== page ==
The message of the voters in the north is this – the regime can be changed. But the TNA has no plans whatsoever to deliver what the people want. Of course the TNA could face repression soon after CHOGM is held in November. The monks’ Jathika Hela Urumaya party has said it will not let the TNA rule. The JHU could stage stunts against the TNA but this could backfire and instead further strengthen TNA support among the Tamil masses.

Comments made by TNA candidates during the election could be used to nail them ‘legally’. The justice department has been brought into the wide selection of Rajapaksa family puppets. The ex-Chief Justice was recently banned from leaving the country. Through this the current regime will make sure that the TNA will retain its support among the Tamil masses. It will reinstate the fear and hatred that is already rising. But if certain rights are allowed – even if only that a certain level of normality returns, peoples expectation would be higher. And of course the TNA will soon be discredited.

In speech after speech TNA representatives boasted that they have the ‘international community’ (IC), and India on their side. Among other lies they claimed that if they win the IC’s investments will be directly channelled to the North. This dishonest propaganda successfully hid the rotten role of the Indian state that defends the current regime. At the same time this helped forces in the south to fan the flames of chauvinism using anti-Indian and anti-imperialist rhetoric. A television channel flew the Indian flag just before they announced the NPC results.

The TNA manifesto was much debated for the reason that it mentioned the ‘right to self-determination’. But there is nothing in the manifesto on economic policies or a plan to achieve any improvement in people’s living standards. In fact the viciously neoliberal UNP and its leader Ranil Wikramasinghe are basically promoted by the TNA as it fully complies with their economic policies.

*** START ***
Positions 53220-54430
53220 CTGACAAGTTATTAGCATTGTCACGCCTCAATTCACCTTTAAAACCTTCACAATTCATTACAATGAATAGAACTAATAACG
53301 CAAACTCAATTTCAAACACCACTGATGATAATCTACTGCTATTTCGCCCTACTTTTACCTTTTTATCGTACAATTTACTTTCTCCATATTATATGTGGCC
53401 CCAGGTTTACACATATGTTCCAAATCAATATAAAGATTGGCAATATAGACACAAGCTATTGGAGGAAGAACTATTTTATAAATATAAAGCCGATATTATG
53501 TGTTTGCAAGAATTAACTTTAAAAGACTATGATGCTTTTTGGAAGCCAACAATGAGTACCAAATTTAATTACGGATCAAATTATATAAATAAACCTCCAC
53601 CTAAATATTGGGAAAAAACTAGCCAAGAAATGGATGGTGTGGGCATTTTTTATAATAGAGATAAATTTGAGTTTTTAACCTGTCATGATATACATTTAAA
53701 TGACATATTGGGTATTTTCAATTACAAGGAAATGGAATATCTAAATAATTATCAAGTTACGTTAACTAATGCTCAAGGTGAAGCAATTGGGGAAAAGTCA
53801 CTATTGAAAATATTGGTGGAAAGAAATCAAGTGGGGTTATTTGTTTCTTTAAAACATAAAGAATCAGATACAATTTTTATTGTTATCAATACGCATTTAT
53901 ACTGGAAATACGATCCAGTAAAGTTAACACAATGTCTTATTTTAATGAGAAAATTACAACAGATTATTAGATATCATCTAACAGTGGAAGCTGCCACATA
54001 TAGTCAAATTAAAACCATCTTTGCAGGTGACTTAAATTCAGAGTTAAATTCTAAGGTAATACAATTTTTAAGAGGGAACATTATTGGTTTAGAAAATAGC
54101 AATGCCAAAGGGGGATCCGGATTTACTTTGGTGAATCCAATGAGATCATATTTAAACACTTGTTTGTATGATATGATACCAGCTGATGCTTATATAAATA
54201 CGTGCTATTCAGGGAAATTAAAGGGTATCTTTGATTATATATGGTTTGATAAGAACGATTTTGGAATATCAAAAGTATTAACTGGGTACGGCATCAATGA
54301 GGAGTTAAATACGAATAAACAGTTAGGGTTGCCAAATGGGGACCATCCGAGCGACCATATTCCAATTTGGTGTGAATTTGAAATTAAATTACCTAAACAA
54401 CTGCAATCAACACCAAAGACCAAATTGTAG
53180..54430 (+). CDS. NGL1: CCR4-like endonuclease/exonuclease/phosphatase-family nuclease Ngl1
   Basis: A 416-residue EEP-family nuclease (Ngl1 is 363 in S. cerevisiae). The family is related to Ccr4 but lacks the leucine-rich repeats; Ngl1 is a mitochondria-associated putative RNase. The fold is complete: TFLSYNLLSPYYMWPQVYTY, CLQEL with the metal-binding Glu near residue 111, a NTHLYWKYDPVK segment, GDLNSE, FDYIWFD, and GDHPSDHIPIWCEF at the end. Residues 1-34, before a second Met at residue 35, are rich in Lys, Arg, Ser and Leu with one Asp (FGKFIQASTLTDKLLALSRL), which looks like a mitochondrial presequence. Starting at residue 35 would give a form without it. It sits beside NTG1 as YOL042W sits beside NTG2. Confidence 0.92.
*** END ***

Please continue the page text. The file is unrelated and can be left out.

Instead, many TNA leaflets read like typical Tamil funeral notices in the sense that they detailed the candidate’s educational and family background, the names of kith and kin who are known, etc. Sarveswaran’s leaflet was one such tragedy –( ‘Presidency College and Nehru university educated, Colombo university lecturer and brother of TNA leader Suresh Premachandran, Dr Kanthaiya SarveswaranB.A hons (, MA, PH.d (senior lecturer), etc.)

Ironically, the answer came in the speech published in Veerakesari, another leading Tamil daily, on the day of election results in an attempt to glorify ITAK’s history. The speech was made by Rasamanikam in 1972.

In the speech Rasamanikkam argued for the ‘complete equal economic policies’.  He attacked the 1972 constitution to establish a ‘socialist republic of Sri Lanka’. We demand ‘economic equality’ – we are the real ‘Sama tharma vathikal’, he declared. We may not expect such a change in the TNA for now, but we must demand they test the limits of any power given to them. They must engage in a vigorous campaign to not just defend the land but also to seek out opportunities to improve the living conditions.

Only one proper hospital exists in the north for a population of about 1.5 million. The TNA should fight to improve Jaffna hospital conditions and build a new hospital. This and provision of other much-needed services, including support for victims of violence against women, would create jobs and fulfil gaping needs in the community. The TNA should stand strongly against all planned privatisation of services and must oppose the government’s horrendous free trade zones.

Resettlement and getting the land back to the people and other economic demands are all linked to the national aspiration of the people. ‘We desire freedom at any cost’ declared Rasamanikkam. But the Tamils have been paying the high cost for decades. Through the NPC election once again they show their willingness to fight on. The TNA’s reputation and support will shatter if they fail to give expression to this desire.

This regime can be challenged – this is the message which many in the south want to ignore. ‘The rumble of discontent can grow into an explosive roar’ writes Mark Amarasinghe in the Times which must be noted. Workers and progressive forces should take this opportunity of a weak moment to strike against the Rajapaksa regime and fight in the best traditions of the Sri Lankan working class.

TU Senan